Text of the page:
Throughout the economic fluctuations of the last decade, one consistent bright spot has been the growth in clean energy jobs. Between 1998 and 2007, 37 states saw clean energy jobs outperform overall jobs. Kentucky, North Carolina and Texas saw clean energy job growth at double the rate of other jobs. Tennessee and Iowa added clean energy jobs at seven times their overall rate. And South Dakota had a clean energy jobs growth rate an astounding 19 times higher than overall jobs.
This year, energy investments in the Recovery Act are expected to create 1,400 jobs through solar projects in Florida, 2,600 jobs in wind energy development in Michigan, 3,000 jobs to build a solar plant in California and 1,000 jobs once construction is complete.
A central provision in the Recovery Act provides funding to weatherize homes all across America. That will put more than 80,000 Americans to work – at the same time that it saves families hundreds of dollars a year in energy costs. These are good jobs that can’t be sent overseas. They employ local workers, and they help to build a strong foundation for future growth.
We are looking at is the entrance of our country into the global growth industry of the 21st century. The President has called for America to get in the race. To unleash our innovators, our entrepreneurs, and our workers, President Obama has pledged to invest more than $150 billion over the next decade into clean energy. He wants us to catch and surpass the solar panel leadership Germany now holds. To catch and surpass Japan in manufacturing hybrid cars.
That means there is opportunity here for the entrepreneurs and innovators in this room to get a piece of the pie.
I know that some have said that we can get the results we need with the status quo – by simply ramping up the domestic supplies of existing energy sources. But we’ve been down that path before. In 2001 we saw an energy plan focused on fossil fuels. Supporters of the plan pledged that it would lower fuel costs for consumers and businesses, and reduce our growing dependence on foreign oil. But it didn’t work. It didn’t work for our security. It didn’t work for our environment. And it certainly didn’t work for your businesses.
By 2006, crude oil prices were up 143%. Gas prices had gone up 71%. Natural gas was 46% more expensive, and dependence on foreign oil had increased to 65%. I ask you, how did that affect your business?
And simply increasing our use of domestic fossil fuels did nothing to reduce pollution in our air. It didn’t help millions of American children who suffer with asthma – a disproportionate number of who are black. It didn’t allow smog-choked cities to eliminate air pollution that doubles the risk of premature births. Nor did it do anything to reduce the prevalence of cancer and other diseases linked to dirty-burning fossil fuels. We are looking for a new path – one in which our economy and our environment work hand in hand.
As business leaders and members of the black community, you have unique role to play in the issues at stake. As we see this new economy growing – green jobs, green collar, green energy – communities who may feel separate from environmental issues suddenly have a real stake in the debate because they have a chance to get those jobs.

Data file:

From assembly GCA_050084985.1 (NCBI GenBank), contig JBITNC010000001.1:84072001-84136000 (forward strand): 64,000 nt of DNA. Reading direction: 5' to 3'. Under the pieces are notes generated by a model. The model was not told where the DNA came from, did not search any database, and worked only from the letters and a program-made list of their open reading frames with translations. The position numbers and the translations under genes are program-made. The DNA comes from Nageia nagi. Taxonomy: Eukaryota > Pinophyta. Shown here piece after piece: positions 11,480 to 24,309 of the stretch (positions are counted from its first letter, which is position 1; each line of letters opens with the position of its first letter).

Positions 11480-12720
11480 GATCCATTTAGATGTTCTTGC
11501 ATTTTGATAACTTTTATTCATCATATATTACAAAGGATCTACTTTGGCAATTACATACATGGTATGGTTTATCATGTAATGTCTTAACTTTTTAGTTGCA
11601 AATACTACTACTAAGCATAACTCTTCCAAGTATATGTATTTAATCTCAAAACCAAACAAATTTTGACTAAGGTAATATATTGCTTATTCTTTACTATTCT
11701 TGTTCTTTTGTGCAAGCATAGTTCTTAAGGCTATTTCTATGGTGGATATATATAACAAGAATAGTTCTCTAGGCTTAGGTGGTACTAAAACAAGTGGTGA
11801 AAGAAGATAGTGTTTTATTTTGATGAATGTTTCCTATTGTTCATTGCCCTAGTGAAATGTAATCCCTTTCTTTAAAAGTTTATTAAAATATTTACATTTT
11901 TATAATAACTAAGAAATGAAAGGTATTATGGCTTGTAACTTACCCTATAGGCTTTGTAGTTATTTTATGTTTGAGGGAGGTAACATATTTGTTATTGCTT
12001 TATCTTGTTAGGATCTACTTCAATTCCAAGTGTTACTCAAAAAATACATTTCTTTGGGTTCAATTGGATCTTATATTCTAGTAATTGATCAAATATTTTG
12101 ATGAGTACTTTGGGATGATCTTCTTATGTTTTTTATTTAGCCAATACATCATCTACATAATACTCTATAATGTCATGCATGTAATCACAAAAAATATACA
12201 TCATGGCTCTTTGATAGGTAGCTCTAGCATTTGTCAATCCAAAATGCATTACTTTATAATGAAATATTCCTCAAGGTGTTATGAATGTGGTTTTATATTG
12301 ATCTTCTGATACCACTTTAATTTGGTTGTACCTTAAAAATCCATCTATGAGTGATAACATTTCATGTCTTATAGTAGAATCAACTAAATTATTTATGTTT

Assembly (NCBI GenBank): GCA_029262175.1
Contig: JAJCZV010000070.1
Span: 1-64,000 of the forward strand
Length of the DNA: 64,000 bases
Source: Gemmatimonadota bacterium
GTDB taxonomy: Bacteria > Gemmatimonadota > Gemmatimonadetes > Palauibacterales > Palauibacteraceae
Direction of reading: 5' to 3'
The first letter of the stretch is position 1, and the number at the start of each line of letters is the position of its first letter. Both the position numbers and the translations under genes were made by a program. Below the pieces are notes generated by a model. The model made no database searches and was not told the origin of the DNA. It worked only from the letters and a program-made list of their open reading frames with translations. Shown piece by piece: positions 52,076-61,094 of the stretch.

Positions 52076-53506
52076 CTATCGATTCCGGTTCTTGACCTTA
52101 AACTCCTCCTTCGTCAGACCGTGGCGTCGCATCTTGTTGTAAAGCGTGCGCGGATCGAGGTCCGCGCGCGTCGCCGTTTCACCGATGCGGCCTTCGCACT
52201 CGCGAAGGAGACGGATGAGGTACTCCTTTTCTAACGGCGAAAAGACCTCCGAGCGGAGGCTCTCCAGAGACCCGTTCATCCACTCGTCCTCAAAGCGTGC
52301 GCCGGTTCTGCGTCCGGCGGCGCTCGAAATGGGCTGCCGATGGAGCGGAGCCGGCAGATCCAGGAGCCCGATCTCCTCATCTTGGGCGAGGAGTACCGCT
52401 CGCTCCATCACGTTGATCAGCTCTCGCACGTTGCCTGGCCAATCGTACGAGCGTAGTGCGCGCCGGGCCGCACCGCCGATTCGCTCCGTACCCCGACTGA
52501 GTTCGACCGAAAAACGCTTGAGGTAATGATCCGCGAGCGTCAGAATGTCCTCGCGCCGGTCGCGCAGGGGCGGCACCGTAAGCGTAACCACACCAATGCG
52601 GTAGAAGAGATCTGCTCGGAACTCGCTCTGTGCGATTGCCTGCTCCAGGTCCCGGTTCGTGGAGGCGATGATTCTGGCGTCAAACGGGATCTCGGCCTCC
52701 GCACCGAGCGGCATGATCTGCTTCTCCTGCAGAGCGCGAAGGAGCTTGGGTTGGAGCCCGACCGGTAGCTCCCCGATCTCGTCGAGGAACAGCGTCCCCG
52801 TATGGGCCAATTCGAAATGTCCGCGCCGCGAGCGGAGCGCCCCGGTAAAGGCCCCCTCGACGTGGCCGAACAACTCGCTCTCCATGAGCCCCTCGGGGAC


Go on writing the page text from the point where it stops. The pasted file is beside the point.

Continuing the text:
Earlier this year I visited West Philadelphia High School where students are working on an innovative hybrid car. The vast majority of students at West Philly – almost 100 percent – are black. Many of them come from disadvantaged, under served neighborhoods. These are the neighborhoods most vulnerable to both environmental and economic challenges. But they are also the neighborhoods that stand to benefit the most from new economic opportunities, lower fuel costs, and cleaner air.
The hybrid car they’re building has outperformed others built by university teams and private companies. These high school students from the inner city are taking their car to compete against other hybrid vehicles from around the world in the Progressive Automotive X Prize competition. The top prize there is $10 million.
The kind of success in the Brownfields program that we’ve seen in the Gold Coast is something that is happening all over the country. Not only does the cleanup process put people to work – but once that process is complete, the sites themselves can be put back to work. They can be home to your business. They can be transformed into greenspace. Or they can be part of walkable communities that improve the health of the people there. Whatever shape the improvements take, the areas around them will be better places to live, and more attractive locations for your businesses to invest and bring jobs.
I know from growing up where I did that tough times in the national economy come down especially hard on the black community and black businesses. And the current downturn is no exception.
But today we have a chance to make change like never before. We can create millions of good paying jobs while we improve the environment that is essential to our economy. We can protect your businesses and your customers from the rapid fluctuations in price for imported energy. And we can protect the planet for our children.
Black business leaders should be leading the charge, right alongside the EPA. You can knock down the entry barriers to those and other markets. You can create jobs that can’t be outsourced. And you can help us increase the social and human capital of our neighborhoods. And your business can capitalize on this extraordinary moment of opportunity.
We’ve moved beyond the false choice between our economy and our environment. Today, our choice is between the future or the past; between a new economic direction or the status quo; and between leading the world or following our foreign competitors.
It’s up to you. I look forward to working with you. Thank you.